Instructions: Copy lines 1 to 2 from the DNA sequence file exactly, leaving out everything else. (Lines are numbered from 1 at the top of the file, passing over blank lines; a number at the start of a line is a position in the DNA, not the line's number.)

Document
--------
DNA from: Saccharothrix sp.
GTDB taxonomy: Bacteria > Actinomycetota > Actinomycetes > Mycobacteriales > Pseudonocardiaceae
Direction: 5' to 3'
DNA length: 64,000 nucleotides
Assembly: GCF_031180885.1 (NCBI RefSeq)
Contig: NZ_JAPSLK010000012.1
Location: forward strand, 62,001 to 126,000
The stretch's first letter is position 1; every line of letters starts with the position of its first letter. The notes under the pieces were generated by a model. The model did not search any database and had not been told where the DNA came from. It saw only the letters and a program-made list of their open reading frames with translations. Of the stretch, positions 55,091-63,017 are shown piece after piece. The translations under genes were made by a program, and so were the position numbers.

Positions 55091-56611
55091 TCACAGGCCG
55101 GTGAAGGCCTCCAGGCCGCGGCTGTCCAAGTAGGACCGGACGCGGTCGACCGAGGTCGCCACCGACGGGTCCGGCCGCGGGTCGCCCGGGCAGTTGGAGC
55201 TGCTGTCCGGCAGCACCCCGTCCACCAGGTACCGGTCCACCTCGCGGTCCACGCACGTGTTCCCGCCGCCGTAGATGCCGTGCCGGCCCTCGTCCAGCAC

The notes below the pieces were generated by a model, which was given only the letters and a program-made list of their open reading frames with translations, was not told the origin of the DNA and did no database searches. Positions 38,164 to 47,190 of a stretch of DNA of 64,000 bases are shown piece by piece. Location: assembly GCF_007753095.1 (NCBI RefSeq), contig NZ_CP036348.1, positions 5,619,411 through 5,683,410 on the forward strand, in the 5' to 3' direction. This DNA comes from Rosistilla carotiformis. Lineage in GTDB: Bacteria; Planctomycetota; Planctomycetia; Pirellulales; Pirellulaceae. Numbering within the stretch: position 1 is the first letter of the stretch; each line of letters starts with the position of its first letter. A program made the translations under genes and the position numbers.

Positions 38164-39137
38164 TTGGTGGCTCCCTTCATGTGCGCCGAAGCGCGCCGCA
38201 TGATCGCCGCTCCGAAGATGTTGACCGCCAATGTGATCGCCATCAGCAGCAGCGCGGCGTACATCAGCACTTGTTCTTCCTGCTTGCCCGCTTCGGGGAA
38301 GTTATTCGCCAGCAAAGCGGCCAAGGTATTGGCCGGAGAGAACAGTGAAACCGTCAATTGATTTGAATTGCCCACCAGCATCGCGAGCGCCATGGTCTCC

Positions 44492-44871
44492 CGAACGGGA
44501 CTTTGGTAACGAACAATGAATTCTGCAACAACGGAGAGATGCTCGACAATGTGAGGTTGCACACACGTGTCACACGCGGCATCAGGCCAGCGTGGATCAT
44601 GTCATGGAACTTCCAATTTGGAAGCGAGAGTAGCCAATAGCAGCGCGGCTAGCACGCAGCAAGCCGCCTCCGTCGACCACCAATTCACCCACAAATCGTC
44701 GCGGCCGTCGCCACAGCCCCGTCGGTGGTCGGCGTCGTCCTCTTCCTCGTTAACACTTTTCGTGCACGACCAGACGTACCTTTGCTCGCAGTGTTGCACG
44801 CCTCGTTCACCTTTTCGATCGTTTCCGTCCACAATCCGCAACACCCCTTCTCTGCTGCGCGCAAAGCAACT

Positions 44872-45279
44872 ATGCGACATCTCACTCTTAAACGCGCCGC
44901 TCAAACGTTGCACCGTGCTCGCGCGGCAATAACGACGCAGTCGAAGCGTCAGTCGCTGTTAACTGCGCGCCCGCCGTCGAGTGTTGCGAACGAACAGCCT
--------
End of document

DNA from: Saccharothrix sp.
GTDB taxonomy: Bacteria > Actinomycetota > Actinomycetes > Mycobacteriales > Pseudonocardiaceae